Great stories require great plots and great characters. The entire Joseph story begins in Vayeshev, and is absolutely the greatest of stories: intrigue, plot twists, plotting and scheming, and righteous voices getting heard, taking control of their lives. Then again, these days, it’s just like reading the headlines.
Right in the middle of the domestic exposition between Jacob’s sons comes Tamar and Judah. Judah is one of Jacob’s sons, too, which provides the narrative link between these scenes. Tamar is Judah’s daughter in law….twice. That is, she was married to Er, who was unpleasing to God, so he died. Then, as was the practice, Judah arranged for his second son Onan to marry Tamar. Onan didn’t want to fulfill this obligation, which God didn’t like either, so he died, too. Rather than give Tamar his last son, Judah told her to go home and wait. She did, she waited for a long time. Finally, when it became clear Judah wasn’t going to arrange that marriage any time soon, she took some bold steps.
She threw off the clothes of a widow, put on a veil, and took up on the road where she knew Judah would see her. Judah, a recent widower himself, took her as a prostitute and left her. Before he left, though, she demanded his staff and cord (like taking his wallet and ID). Months later, pregnant and called to account by her father-in-law, she announced the father of her children (twins) owned the staff and cord. Publicly called out, Judah took responsibility for his actions.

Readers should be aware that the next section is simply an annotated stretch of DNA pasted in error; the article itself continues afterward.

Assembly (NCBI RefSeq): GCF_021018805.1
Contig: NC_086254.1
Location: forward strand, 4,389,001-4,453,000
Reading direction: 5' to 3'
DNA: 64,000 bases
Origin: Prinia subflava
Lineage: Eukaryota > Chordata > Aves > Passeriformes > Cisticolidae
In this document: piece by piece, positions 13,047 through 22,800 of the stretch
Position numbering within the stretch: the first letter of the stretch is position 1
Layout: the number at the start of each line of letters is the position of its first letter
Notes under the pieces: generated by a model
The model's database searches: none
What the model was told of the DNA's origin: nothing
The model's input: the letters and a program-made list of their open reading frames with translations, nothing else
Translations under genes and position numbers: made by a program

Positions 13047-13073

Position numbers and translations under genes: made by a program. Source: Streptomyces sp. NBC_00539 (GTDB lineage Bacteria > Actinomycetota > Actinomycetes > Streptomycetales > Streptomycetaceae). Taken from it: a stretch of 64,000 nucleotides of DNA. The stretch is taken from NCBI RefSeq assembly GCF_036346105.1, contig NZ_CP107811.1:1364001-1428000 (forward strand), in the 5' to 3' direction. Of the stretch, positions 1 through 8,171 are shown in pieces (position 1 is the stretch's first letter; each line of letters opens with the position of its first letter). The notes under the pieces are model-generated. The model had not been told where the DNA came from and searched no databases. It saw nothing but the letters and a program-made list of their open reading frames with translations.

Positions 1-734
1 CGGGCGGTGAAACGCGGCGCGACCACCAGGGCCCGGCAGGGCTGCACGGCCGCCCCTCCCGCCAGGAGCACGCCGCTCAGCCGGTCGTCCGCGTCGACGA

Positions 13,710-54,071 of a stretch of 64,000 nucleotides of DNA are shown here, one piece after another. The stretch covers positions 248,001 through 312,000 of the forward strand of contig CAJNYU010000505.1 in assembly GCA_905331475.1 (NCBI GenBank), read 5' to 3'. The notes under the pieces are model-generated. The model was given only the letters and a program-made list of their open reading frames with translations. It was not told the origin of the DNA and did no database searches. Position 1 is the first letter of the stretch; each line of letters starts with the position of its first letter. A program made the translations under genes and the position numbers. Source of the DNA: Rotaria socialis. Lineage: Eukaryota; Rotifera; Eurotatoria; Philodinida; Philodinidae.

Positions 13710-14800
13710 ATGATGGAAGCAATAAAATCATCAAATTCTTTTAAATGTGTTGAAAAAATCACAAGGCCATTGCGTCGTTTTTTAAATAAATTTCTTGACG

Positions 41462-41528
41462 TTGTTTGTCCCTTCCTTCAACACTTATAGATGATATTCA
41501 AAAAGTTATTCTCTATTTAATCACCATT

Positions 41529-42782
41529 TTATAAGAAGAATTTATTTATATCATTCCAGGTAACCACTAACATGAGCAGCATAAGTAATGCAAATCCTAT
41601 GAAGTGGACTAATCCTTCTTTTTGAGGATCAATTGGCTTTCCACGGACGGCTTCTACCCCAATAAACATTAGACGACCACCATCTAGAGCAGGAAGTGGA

Women like Tamar had very little power, status, or ownership. She didn’t even own her own body; it was promised to son after son. But she was clever and took matters into her own hands. Today, there are a lot of people who are trying to tell us what we can and cannot do with our bodies, our lives, our health. We are not as powerless as Tamar. And we don’t have to resort to deception, necessarily, but we do have to be bold and act with intention and courage. We have to be as brave as Tamar was, and hold people accountable – the very people who try to send us away to “wait”. Tamar spoke up at the point when her very life was at risk. Judah was about to execute her for her “acting as a whore” and she found the courage to speak, as we say, truth to power.
I’m not waiting. I’m not going to sit by and let someone else decide. It is long past time for us all to speak truth – real truth – to power, and make sure they hear us.